Why It’s Time For Sir Alex Ferguson To Let Others Do The Talking
Sir Alex Ferguson, we know you’re arguably the greatest coach in club soccer history.
We are fully cognizant of your greatness, where even begrudging Liverpool or Manchester City fans, or still bitter Bayern Munich or Chelsea supporters from those devastating European Cup finals nights where your team denied them the ultimate prize, can respect the resume you have built.
You are a global icon whose accomplishments, stature, and image will never be forgotten. Your daily presence at Old Trafford has been missed since you announced your retirement five months ago.
Even those who are casual soccer fans in America know your aura. Even those who barely are soccer fans in general, like Charlie Rose, aren’t ignorant to your amazing credentials especially after he had you on his show.
Now Sir Alex, please do us the favor and let others do the talking.
For a man who is retired from football management, you Sir Alex surely have not retired that mouth of yours.
You can’t go one hour in the footballing community on Twitter without having to see Sir Alex’s name there. In fact, it’s still capable of being a global trending topic on Twitter like it was on Tuesday. You can’t go one minute without seeing a soccer news site have an article about his words or him in general. Hell, you can’t even watch recent clips of Charlie Rose without running into the Glaswegian.
Now with his autobiography in book stores, Sir Alex really has not only become quite unbearable, but he’s also shown himself to truly be a controlling egomaniac and tyrant who has burned his bridges with a lot of people over the years.
When you make Roy Keane, of all people, a sympathetic figure, that is when you have truly become world class annoying.
His comments on Rafa Benitez are quite hypocritical, considering that the adjectives “unimaginative” and “dull” he mentioned to describe the Spaniard’s teams while he was a manager at Liverpool can easily be applied to his good friend Jose Mourinho’s first tenure at Chelsea. You don’t see Sir Alex giving The Special One that same public condemnation he gave Benitez now, do you?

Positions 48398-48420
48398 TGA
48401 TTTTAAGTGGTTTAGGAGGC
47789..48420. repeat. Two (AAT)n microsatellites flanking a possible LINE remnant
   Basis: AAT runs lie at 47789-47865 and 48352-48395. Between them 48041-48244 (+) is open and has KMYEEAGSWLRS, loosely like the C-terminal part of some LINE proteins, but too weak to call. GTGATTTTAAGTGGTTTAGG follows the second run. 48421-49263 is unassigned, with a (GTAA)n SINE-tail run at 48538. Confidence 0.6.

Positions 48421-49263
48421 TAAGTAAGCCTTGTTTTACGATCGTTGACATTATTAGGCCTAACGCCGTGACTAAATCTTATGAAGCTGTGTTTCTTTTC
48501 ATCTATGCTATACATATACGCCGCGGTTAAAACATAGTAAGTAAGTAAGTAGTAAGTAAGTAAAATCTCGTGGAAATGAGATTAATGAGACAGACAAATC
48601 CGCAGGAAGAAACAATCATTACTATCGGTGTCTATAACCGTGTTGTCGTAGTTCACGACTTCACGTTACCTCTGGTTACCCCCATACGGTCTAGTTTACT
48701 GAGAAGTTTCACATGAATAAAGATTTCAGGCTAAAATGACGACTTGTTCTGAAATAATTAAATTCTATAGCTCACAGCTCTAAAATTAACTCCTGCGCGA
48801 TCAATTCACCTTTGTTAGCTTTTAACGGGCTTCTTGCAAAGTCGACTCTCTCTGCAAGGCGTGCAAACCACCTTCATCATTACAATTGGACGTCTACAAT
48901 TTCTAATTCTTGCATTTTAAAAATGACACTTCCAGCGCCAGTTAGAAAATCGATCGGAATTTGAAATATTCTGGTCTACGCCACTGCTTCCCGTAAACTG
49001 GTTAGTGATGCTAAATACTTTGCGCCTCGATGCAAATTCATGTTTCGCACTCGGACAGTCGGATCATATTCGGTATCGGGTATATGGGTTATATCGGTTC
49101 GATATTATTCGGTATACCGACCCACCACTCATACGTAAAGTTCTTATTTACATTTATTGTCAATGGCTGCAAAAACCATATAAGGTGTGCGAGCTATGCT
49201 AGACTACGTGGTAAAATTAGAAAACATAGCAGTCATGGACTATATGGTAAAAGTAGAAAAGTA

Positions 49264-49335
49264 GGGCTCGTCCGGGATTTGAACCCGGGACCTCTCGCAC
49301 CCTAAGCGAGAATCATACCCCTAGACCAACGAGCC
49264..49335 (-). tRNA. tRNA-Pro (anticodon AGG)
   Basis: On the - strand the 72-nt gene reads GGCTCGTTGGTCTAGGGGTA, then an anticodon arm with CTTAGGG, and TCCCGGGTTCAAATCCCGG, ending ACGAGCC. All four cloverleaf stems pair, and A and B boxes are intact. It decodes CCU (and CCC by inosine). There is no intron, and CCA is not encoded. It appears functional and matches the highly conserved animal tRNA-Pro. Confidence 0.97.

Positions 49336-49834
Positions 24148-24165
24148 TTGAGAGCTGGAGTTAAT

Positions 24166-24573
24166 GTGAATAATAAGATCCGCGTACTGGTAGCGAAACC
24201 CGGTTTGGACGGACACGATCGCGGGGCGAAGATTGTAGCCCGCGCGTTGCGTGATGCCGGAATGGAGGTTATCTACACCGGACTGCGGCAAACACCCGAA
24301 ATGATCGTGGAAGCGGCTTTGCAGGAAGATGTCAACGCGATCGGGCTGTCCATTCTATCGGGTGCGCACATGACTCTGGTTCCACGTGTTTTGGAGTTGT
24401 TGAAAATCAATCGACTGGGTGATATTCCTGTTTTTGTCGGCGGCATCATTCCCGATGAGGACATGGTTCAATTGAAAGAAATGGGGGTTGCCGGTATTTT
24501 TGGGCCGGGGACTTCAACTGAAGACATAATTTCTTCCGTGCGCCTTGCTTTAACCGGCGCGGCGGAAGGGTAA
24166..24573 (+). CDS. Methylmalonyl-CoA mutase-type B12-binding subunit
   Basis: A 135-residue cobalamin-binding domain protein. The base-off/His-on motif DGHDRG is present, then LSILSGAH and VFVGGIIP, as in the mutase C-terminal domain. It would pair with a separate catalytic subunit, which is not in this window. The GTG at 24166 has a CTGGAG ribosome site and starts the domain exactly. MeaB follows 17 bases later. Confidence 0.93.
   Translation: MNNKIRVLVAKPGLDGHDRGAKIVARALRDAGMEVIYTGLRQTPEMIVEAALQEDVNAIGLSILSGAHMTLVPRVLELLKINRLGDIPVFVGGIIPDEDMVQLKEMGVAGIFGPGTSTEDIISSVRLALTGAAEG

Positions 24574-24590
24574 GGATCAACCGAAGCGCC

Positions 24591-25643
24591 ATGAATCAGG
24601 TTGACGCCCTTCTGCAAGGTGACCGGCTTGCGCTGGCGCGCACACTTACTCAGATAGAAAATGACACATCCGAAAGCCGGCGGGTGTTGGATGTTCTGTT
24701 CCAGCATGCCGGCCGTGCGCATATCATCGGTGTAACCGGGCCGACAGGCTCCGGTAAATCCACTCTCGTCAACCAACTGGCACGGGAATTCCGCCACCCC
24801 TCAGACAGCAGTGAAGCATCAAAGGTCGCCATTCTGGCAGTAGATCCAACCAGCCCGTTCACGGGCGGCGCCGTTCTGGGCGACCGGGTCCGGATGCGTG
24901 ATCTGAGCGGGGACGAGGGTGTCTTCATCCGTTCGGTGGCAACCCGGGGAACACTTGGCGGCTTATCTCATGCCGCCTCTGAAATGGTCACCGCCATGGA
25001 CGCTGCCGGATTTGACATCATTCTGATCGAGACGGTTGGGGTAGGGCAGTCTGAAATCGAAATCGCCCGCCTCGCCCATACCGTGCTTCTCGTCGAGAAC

And if anyone needed more evidence of Ferguson being as much of a prima donna as he accuses David Beckham of being once again, look no further to the following sentence about how his relationship with the globally renowned right midfielder deteriorated.
“Beckham thought he was bigger than me.”
With all of that, that makes me fully exonerate all of the times Wayne Rooney pathetically flirted with leaving United for good, including this summer after Ferguson decided that Moyes would be almost like him in making sure the club manager be the main star instead of the players.
With how Ferguson has acted like he is entitled to whatever he says or does and thinks no one will challenge him for it, you wouldn’t be out of your mind to think that he’s acting like he closed his career out by winning the treble last season.
But it wasn’t Ferguson who closed out a great managerial career by winning three titles in May. It was Bayern Munich manager Jupp Heynckes, but you don’t see the German going on Charlie Rose and everywhere else spreading negativity the way Ferguson has done.